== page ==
What the US election means for climate activists

Updated: Jan 22

My friend and colleague at Worldward, Gideon Futerman, once said to me that were Trump elected for a second term, he would consider leaving activism behind. I don’t blame him. His denial of climate change would reduce our credibility enormously – the President of the United States carries much power indeed, after all. Before Joe Biden even enters his first term he will have benefitted us by not being Donald Trump.

But, in fairness to Joe, his credibility isn’t simply based on distaste for the alternative. His stance on climate change is ambitious for the US and, if implemented, would be a massive step in the right direction. His pledge to re-join the Paris agreement and spend billions of dollars on achieving net zero by 2050 comes as music to our ears. Some may argue these contingencies aren’t ambitious enough, to which I say: the ambition and drive must come from us. The least we ask for is a government willing to listen.

But Biden has a problem. He will have a divided government, with Republican Senate control. No matter how well intentioned he may be, he may simply not have the power to effect change on the level he has promised.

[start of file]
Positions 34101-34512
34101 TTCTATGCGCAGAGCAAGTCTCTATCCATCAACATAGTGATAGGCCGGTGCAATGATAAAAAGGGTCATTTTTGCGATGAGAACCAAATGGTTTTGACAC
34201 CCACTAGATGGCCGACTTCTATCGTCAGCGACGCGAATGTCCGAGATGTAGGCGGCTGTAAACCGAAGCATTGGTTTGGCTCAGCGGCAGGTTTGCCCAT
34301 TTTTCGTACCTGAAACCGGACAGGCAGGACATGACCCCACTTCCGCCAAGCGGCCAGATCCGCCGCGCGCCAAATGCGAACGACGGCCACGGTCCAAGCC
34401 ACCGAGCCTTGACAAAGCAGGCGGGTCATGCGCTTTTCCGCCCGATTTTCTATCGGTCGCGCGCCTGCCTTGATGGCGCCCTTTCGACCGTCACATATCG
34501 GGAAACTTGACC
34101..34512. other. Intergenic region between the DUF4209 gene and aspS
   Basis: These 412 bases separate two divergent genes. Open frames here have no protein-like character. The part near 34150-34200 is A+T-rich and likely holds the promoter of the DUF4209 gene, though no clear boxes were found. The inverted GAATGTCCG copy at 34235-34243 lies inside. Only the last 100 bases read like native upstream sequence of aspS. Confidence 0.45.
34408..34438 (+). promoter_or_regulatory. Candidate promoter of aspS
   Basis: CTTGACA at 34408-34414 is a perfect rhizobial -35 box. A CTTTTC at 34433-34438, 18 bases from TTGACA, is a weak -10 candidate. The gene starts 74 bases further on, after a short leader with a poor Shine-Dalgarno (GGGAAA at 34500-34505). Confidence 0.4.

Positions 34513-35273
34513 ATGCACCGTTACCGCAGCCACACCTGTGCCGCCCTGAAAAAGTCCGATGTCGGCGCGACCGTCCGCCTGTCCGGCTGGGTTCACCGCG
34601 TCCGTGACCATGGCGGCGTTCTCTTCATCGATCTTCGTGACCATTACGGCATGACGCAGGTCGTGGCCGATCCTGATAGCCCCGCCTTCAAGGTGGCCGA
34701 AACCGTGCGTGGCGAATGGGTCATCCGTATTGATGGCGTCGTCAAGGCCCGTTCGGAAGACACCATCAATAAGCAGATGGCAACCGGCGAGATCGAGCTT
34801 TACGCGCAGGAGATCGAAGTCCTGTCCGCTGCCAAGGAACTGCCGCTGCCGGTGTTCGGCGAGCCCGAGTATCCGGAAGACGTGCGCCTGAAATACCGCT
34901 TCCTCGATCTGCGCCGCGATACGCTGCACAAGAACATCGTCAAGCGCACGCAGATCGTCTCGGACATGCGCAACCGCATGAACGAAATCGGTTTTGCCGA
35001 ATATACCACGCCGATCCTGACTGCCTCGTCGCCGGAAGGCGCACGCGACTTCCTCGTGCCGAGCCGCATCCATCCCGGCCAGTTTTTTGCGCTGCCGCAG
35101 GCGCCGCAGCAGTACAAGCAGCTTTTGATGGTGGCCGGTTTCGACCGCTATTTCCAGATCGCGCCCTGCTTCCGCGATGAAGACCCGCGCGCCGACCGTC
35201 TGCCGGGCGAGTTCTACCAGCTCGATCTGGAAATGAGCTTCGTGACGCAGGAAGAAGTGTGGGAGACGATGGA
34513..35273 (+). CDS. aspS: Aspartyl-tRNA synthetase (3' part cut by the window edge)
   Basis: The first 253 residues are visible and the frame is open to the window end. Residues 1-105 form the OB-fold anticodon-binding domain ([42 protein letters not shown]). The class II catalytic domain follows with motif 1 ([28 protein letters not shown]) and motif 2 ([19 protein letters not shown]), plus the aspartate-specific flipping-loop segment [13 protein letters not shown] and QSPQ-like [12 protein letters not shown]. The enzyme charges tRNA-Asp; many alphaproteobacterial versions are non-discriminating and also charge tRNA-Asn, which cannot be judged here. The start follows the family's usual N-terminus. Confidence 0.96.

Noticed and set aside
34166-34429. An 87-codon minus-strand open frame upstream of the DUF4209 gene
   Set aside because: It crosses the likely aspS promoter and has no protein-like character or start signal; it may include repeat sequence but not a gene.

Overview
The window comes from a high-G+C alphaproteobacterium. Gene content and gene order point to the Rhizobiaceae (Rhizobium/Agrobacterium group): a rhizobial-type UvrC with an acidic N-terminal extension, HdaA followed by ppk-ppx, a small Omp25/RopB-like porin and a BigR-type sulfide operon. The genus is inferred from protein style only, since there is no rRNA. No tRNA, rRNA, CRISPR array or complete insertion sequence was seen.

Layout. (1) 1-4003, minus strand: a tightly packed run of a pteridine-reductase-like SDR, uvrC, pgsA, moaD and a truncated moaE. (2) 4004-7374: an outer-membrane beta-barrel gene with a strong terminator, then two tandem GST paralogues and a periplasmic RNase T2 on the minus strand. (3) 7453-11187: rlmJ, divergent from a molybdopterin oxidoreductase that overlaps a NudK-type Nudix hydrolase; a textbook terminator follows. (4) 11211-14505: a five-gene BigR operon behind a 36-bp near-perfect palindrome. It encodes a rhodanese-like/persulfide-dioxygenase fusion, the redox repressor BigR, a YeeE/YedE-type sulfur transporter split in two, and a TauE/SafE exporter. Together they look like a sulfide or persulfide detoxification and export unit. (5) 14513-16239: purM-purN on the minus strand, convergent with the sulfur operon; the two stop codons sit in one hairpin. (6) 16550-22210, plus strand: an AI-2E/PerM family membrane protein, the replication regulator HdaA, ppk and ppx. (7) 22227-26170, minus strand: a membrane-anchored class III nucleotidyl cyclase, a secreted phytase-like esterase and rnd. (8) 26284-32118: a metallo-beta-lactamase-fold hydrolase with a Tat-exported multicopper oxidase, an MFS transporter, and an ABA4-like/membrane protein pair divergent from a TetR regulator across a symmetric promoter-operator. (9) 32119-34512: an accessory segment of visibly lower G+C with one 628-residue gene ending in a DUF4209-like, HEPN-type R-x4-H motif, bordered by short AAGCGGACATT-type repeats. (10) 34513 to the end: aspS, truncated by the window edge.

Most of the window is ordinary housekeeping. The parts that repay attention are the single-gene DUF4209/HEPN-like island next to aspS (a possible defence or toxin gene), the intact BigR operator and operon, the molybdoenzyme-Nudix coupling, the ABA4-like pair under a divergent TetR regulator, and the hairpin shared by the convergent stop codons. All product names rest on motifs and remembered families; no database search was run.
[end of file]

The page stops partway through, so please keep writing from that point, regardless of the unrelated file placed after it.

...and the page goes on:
Indeed, Trump received over 70 million votes, a very sizeable portion of the country. Trumpism is clearly still very much alive. I do not wish to digress to matters of personal politics, although the fact of the matter is, Trump’s climate rhetoric lives on in an intensely divided country.

But who would have thought even ten years ago that there’d be an incumbent like Trump so corrupted and taken with power that they would go to the lengths of lodging baseless legal proceedings when their administration’s future is at stake? It begs the question how much we as activists will ever be able to force significant systematic change in this seemingly anti-modern society.

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